Stationary GTA welding was conducted to observe the weld pool surface based on the test system. A 304 stainless steel plate measuring 125 mm × 50 mm × 3 mm was used in the experiment. The welding current was 70 A, and the argon flow was 10 L/min. Based on the welding process parameters, the oscillation of the weld pool was captured at 1000 f/s using a high-speed camera during welding. After processing the video image frame by frame, a typical image of the laser grid was selected, as shown in Figure 2. It was observed that the number of adjacent laser points in Figure 2(a)–(c) increased gradually, the distance between laser points increased gradually, the shape of the midpoint array in Figures 2(d)–(g) did not change significantly, the midpoint array in Figures 2(h)–(k) began converging to the middle, and the midpoint arrays in Figure 2(l) almost accumulated.

When the pool was oscillated by excitation, the oscillation amplitude of the weld pool surface was small, but the laser reflection angle caused by the pool oscillation changed significantly. The matrix on the imaging plane exhibited a good optical amplification effect on the weld pool oscillation. The arc radiation intensity decayed off squarely with the increase in distance, and the laser intensity did not decrease with the change in distance. An image screen was placed at the appropriate location from the torch to receive the amplified reflected laser stripe signal. Under the joint action of surface tension, arc pressure, electromagnetic force, and buoyancy, concave and convex weld pool surfaces will appear.

2.2 Circular Membrane Oscillation and Bessel Function

If the weld pool surface is regarded as a two-dimensional membrane with a radius of l and a fixed periphery, as shown in Figure 3, it will fluctuate and vibrate owing to the arc force and surface tension. Additionally, it will be affected by the boundary conditions, which exhibit the following forms:

This type of resonance is similar to a standing wave, i.e., the eigenfrequency of the resonance appears only on some predetermined values. Because the problem is two dimensional, it is solved in a polar coordinate system. The two-dimensional wave equation can be expressed as a partial differential equation in the form of polar coordinates, as follows:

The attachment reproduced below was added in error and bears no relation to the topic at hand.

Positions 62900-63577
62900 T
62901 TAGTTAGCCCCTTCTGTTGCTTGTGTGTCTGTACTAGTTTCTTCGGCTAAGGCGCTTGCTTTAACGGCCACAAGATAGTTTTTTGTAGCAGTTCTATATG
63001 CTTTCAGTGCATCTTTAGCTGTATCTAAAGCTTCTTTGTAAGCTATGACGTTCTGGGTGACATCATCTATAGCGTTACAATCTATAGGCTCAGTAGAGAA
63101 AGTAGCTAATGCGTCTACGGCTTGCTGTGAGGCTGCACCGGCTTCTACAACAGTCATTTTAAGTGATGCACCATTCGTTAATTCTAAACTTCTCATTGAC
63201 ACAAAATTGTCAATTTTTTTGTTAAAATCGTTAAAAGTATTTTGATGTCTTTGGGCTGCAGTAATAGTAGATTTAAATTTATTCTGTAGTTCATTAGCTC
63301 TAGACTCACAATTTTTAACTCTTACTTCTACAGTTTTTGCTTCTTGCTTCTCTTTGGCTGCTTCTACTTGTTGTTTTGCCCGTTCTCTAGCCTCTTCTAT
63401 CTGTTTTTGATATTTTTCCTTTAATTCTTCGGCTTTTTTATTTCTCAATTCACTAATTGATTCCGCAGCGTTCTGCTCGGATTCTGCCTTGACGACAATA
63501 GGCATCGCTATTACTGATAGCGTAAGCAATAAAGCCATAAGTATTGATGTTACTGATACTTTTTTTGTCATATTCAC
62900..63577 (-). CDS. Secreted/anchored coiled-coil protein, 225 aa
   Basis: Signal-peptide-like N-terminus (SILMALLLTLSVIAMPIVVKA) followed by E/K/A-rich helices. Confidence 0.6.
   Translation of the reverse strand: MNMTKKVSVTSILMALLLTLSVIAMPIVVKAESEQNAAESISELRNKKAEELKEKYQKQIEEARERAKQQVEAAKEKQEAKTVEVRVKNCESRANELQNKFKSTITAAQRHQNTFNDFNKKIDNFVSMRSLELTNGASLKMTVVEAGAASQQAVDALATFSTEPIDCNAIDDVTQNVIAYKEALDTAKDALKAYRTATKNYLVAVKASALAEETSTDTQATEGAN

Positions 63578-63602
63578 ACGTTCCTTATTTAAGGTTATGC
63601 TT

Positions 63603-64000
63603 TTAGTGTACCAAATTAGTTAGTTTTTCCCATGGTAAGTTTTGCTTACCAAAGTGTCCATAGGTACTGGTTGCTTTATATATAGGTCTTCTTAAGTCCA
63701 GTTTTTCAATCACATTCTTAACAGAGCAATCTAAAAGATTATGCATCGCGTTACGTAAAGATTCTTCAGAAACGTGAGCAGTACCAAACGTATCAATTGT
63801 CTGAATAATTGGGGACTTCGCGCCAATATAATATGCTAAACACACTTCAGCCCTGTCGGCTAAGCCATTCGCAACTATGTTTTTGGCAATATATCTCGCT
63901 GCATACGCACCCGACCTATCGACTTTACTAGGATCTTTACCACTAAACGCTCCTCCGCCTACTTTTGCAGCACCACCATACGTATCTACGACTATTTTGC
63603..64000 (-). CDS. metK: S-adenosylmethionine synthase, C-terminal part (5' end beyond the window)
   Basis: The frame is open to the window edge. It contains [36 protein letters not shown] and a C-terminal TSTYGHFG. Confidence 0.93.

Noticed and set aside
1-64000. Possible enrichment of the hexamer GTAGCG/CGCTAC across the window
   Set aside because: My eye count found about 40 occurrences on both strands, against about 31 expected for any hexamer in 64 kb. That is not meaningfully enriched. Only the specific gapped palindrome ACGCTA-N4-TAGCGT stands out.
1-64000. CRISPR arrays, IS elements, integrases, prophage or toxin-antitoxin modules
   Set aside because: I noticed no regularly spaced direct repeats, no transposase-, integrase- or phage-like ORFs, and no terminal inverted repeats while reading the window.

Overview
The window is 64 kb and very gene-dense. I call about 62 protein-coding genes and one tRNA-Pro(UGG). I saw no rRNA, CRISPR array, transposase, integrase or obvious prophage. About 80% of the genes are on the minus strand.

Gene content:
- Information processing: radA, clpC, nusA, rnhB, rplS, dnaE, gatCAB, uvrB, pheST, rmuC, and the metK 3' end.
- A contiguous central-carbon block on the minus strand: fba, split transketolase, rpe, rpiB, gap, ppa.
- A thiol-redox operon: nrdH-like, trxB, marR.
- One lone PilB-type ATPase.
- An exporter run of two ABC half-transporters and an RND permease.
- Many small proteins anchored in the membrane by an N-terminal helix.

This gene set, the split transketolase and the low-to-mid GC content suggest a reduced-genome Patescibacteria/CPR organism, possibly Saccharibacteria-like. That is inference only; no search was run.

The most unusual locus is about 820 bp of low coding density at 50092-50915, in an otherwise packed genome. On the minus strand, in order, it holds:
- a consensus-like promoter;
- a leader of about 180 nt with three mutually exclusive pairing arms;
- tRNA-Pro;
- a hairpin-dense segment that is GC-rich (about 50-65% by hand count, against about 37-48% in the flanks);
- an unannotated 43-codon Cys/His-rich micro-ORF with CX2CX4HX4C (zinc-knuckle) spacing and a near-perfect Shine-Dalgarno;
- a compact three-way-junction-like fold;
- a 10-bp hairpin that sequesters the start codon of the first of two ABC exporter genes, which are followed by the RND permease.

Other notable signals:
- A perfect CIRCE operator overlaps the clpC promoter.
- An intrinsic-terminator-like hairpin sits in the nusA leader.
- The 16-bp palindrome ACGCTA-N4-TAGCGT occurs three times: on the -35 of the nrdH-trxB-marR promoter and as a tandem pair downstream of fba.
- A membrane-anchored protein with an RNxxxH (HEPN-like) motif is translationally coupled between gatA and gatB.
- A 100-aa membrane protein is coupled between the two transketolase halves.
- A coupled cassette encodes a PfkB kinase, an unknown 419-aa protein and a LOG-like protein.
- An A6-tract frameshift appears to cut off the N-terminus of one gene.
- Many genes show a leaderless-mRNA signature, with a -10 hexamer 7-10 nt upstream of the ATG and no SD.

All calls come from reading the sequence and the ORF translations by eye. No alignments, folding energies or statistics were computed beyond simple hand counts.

where \(c\) is the diffusion coefficient, \(V\) the propagation velocity of the wave that depends on the membrane surface tension and density, and \(f\) the source term representing the supply or consumption of dependent variables throughout the entire physical field. When \(f = 0\), the circular membrane is vibrated by a free surface.

Let \(u(r,\theta ,t) = z(r,\theta )T(t)\) and \(Z(r,\theta ) = Z(r)\phi (\theta )\) based on the separation of variables. Therefore, the partial differential equation is transformed into the following ordinary differential equations:

where \(J_{n} (kr)\) and \(N_{n} (kr)\) are Bessel functions of the first and second kinds, respectively. Assume that \(Z_{0} (0)\) should be bounded, but \(N_{n} (0) = \infty\) and \(c_{{3}} = 0\).

From the boundary condition shown in Eq. (1), \(Z_{0} (l) = 0\) can be obtained, and simplifying Eq. (7) yields

$$J_{n} (kl){\kern 1pt} {\kern 1pt} = 0.$$

(8)

If \(\mu_{nm}\) is the mth positive zero point of the Bessel functions of the first kind, then \(k_{nm} = \frac{{\mu_{nm} }}{l}\) is the eigenvalue of Eq. (8); therefore, the eigenfrequency of the membrane can be written in the form

$$\omega_{nm} = \mu_{nm} \frac{V}{l}.$$

(9)

The oscillation mode corresponding to \(\omega_{nm}\) can be expressed as

\(J_{n} \left( {\mu_{nm} \frac{r}{l}} \right)\) corresponds to the nodal diameter of the membrane, and \(\sin (n\theta + \varphi )\) corresponds to the nodal circle of the membrane. The combination of the nodal diameter and nodal circle of the membrane can be used to describe the shape of a circular membrane surface.

If the radius is one, then the solution type and normalization of \(J_{n} (\mu_{nm} )\) are defined as follows: The function can be defined using the Taylor-series expansion around \(\mu_{nm}\)= 0, i.e.,

The Bessel functions of the first kind is shown in Figure 4. As shown, when \(\mu_{nm}\) increased, \(J_{n} (\mu_{nm} )\) exhibited oscillation, which resembled the cosine or sine wave. However, the amplitude of the wave decay was similar to the negative power of \(\mu_{nm}\) (Table 1).